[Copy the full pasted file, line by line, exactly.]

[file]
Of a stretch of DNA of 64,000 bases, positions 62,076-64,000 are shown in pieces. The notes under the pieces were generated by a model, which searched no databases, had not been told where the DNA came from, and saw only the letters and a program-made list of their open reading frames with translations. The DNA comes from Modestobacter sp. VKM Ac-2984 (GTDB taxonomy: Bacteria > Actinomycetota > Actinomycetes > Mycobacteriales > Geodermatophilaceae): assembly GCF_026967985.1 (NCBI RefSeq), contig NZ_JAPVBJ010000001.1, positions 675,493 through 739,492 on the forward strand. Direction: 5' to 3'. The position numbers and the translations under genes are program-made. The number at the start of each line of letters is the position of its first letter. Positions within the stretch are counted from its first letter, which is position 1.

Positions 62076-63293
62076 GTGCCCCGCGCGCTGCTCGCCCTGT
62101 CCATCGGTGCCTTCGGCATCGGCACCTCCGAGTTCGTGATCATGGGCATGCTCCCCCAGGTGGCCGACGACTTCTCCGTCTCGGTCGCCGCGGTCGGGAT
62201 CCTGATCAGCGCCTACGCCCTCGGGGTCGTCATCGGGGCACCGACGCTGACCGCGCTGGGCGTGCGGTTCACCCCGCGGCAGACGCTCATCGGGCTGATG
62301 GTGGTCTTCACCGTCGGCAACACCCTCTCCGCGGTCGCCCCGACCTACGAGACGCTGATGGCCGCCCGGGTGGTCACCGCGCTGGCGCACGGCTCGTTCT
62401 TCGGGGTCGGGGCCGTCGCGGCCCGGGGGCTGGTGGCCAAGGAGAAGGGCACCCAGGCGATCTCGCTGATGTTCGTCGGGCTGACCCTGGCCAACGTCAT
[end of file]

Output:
Of a stretch of DNA of 64,000 bases, positions 62,076-64,000 are shown in pieces. The notes under the pieces were generated by a model, which searched no databases, had not been told where the DNA came from, and saw only the letters and a program-made list of their open reading frames with translations. The DNA comes from Modestobacter sp. VKM Ac-2984 (GTDB taxonomy: Bacteria > Actinomycetota > Actinomycetes > Mycobacteriales > Geodermatophilaceae): assembly GCF_026967985.1 (NCBI RefSeq), contig NZ_JAPVBJ010000001.1, positions 675,493 through 739,492 on the forward strand. Direction: 5' to 3'. The position numbers and the translations under genes are program-made. The number at the start of each line of letters is the position of its first letter. Positions within the stretch are counted from its first letter, which is position 1.

Positions 62076-63293
62076 GTGCCCCGCGCGCTGCTCGCCCTGT
62101 CCATCGGTGCCTTCGGCATCGGCACCTCCGAGTTCGTGATCATGGGCATGCTCCCCCAGGTGGCCGACGACTTCTCCGTCTCGGTCGCCGCGGTCGGGAT
62201 CCTGATCAGCGCCTACGCCCTCGGGGTCGTCATCGGGGCACCGACGCTGACCGCGCTGGGCGTGCGGTTCACCCCGCGGCAGACGCTCATCGGGCTGATG
62301 GTGGTCTTCACCGTCGGCAACACCCTCTCCGCGGTCGCCCCGACCTACGAGACGCTGATGGCCGCCCGGGTGGTCACCGCGCTGGCGCACGGCTCGTTCT
62401 TCGGGGTCGGGGCCGTCGCGGCCCGGGGGCTGGTGGCCAAGGAGAAGGGCACCCAGGCGATCTCGCTGATGTTCGTCGGGCTGACCCTGGCCAACGTCAT